Words With Friends (Sermon on Romans 8:22-27)
We know that the whole creation is groaning together and suffering labor pains up until now. And it’s not only the creation. We ourselves who have the Spirit as the first crop of the harvest also groan inside as we wait to be adopted and for our bodies to be set free. We were saved in hope. If we see what we hope for, that isn’t hope. Who hopes for what they already see? But if we hope for what we don’t see, we wait for it with patience.
In the same way, the Spirit comes to help our weakness. We don’t know what we should pray, but the Spirit himself pleads our case with unexpressed groans. The one who searches hearts knows how the Spirit thinks, because he pleads for the saints, consistent with God’s will.
Romans 8:22-27 (CEB)
One of my pleasures each day is playing a game called Words With Friends. It is Scrabble that you can play on your phone with others who have the same game on their phones. I enjoy playing Words With Friends. It seems to me a sermon could be called Words With Friends. You are my friends, and for a few minutes I share words with you. You share your words with me all through the week too. I’d like to share three words with you my friends today, and they are represented by the three Scrabble tiles on the bulletin. G H and P.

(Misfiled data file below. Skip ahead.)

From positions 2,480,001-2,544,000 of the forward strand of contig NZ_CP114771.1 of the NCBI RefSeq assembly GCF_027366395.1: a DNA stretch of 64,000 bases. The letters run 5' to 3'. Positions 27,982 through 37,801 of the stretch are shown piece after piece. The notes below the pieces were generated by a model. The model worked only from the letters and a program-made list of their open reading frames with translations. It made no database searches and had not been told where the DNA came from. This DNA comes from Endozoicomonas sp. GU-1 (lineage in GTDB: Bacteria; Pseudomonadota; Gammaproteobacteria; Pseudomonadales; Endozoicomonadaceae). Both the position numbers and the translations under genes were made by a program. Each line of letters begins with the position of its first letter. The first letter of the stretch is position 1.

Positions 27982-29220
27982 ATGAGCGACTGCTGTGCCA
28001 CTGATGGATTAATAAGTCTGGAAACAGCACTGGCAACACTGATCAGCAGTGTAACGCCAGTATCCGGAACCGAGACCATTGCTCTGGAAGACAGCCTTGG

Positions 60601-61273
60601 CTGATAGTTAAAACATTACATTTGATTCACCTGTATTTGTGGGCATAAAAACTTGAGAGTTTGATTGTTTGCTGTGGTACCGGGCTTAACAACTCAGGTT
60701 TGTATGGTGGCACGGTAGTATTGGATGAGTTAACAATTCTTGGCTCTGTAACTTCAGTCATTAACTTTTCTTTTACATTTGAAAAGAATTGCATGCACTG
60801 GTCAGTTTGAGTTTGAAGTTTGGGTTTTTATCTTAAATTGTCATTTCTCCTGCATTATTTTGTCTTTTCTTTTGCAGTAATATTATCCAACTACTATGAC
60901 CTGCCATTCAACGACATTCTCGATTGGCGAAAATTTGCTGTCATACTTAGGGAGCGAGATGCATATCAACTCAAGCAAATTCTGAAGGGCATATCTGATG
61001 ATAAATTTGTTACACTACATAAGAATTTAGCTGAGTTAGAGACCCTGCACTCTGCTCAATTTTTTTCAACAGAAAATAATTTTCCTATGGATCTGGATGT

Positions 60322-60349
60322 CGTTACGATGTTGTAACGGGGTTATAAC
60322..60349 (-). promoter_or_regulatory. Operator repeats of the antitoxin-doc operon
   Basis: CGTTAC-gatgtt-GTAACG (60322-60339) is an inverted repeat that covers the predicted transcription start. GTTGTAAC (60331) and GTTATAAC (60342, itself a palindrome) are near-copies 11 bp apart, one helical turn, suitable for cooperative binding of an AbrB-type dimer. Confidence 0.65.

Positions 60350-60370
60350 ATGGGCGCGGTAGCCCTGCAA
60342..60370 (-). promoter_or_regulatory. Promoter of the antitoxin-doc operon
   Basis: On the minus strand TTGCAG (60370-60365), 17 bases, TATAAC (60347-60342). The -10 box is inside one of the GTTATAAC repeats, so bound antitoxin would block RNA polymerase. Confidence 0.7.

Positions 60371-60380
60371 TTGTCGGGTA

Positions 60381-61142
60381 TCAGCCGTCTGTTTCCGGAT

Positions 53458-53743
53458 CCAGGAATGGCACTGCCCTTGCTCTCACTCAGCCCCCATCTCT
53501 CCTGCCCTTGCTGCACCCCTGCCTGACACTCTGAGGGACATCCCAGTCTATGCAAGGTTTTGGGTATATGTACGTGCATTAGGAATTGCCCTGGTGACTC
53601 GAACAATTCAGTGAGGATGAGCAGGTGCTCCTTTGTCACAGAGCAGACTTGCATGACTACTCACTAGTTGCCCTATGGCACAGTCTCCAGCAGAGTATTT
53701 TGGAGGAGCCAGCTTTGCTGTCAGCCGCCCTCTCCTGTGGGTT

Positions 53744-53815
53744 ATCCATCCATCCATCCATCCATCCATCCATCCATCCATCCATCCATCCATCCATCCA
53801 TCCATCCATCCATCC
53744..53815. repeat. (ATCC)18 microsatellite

G stands for groaning. Our scripture is from Paul’s letter to the Romans. He speaks about all creation groaning, and we ourselves groaning, yearning to be set free from our bodies and our circumstances. At some point in life we all will groan. The word for groaning he uses is stenadzo, and the root is stenos, which means a narrow, confined space. When you are stuck in a narrow space, with no way to get free, then you groan.
Think of a person in a hospital bed. Medicine has done all it can do for them, and they are not going to get better. So they groan. Think of someone in a hard and difficult marriage. Things have been tough in their marriage for a long time, and they don’t expect it to change. So they groan. Think of someone in a factory job. The work load gets more and more, and there never seems to be an end to it. They’d love to leave the job, but they need the income. So they groan. Think of someone in a big city, living in a crime infested neighborhood. There are shootings practically every week, and no one seems to be able to change it. They can’t simply move away. So they groan.
In these ways and many others, people find themselves stuck in a narrow space, unable to get away. In her book Dakota, on the very last page, Kathleen Norris says, “All you have to do is allow the place you are in happen to you: the loneliness, the silence, the poverty, the futility, indeed the silliness of your life.” If that place describes your place today, you are probably groaning.
The second word begins with H. Hoping. Paul says, “We were saved in hope.” And he goes on in a few lines to mention the word ‘hope’ 5 times. He believes hope is possible in any situation, even ones that make us groan. He believes hope is the normal Christian experience.